The Rev. Canon Patrick Augustine delivers sermon at Christ Episcopal Church on Last Sunday after the Epiphany in La Crosse.


Exodus 24: 12-18, Psalm 2, 2 Peter 1:16-21, Matthew 17: 1-9
The story of transfiguration (metamorphosis) of Jesus is one of the most difficult in the New Testament. It has the form of a historical narrative, but its content is so otherworldly that it is hard for us to accept it historicity. Some have tried to find an historical kernel in the account by citing reports that the faces of mystics caught up in an intense experience of the divine are sometimes transformed by a luminous glow. Such an explanation does not take us very far in understanding this remarkable story. Whether we admit it or not, even those of us who think ourselves especially open to mystery feels uneasy in the presence of texts like this.
So, what is this story trying to convey to us? It is trying to convey a Christophany which is a manifestation of Jesus as Messiah. A question that Dietrich Bonhoeffer famously stated: “Who is Jesus Christ for us today?” –the question that Jesus himself put to his disciples, “Who do you say that I am?” (Matthew 16:15).
In order for us to understand who Jesus Christ is for us today we would also look at other sacred texts appointed for this Sunday. There are two mountain top experiences mentioned in the book of Exodus chapter 24 and the Gospel of Matthew chapter 17. Moses is called by God to go up on Mount Sinai and wait. In this account we learn that the cloud, the glory of the Lord, descends on the mountain for six days. It is not until the seventh day that God calls to Moses out of the cloud, and he remains on the mountain for the next forty days.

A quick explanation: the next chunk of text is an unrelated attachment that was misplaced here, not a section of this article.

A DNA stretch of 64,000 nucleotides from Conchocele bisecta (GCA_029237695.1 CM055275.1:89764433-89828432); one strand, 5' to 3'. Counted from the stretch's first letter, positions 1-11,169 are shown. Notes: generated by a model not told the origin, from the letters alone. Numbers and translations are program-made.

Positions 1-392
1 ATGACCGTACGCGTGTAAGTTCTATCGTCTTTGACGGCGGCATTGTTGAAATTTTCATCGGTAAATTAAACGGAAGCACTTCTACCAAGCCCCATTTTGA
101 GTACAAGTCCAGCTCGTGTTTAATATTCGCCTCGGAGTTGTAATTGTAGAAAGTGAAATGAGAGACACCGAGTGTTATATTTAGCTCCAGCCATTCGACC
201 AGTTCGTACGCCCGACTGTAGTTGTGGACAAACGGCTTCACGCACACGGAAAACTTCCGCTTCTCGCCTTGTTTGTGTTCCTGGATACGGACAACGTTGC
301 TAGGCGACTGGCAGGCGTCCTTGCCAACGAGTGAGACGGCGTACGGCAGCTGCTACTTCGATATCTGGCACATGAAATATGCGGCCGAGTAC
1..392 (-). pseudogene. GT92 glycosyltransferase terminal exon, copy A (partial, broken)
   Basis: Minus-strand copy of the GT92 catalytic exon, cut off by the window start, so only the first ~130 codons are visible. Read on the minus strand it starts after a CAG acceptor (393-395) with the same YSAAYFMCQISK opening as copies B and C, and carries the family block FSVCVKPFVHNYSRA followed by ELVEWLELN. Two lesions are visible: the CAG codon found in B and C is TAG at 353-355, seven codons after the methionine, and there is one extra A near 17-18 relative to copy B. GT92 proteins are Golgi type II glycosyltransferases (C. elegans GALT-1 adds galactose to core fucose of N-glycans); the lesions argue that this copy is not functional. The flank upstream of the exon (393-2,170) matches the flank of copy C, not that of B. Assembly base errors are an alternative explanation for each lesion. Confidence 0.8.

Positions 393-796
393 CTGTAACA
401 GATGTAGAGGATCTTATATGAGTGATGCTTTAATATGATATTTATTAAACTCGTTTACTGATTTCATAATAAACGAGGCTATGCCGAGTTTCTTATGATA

Forty years is a generation, and the forty days can suggest that the time Moses spends on the mountain represents the start of a new generation or era in the life of Israel. Did Moses really need to have the mountain top experience to bolster his own confidence and faith? Moses, after all, has been in continuing conversation with God since the moment of his call. The mountaintop exchanges with God are meant for the people of Israel. So God pulls out all the stops: thunder and lightning, trumpets blaring, fire blazing, and thick clouds billowing. God’s loving communication assures them that “I Am Who I Am (Exodus 3:14)” is with them.
Similarly, like Moses, Jesus does not “need” his encounter with God on the mountain top (Matthew 17:1-9) to enter into conversation with God. Notice here that God pulls out all the stops: the dazzling white robes of Jesus, his face shining like the sun, the appearance of Moses and Elijah. As in Exodus 24, the transfiguration of Jesus is meant entirely for the immediate benefit of Peter, James, and John, so that they may at least begin to understand the seamless relationship of Jesus to God the Father and the unlimited power behind it. We also note two striking differences in these two stories. In the Exodus story God’s face is hidden from Moses. In Matthew there is a stunning revelation that God is incarnate in the person of Jesus and his location is in and with Jesus: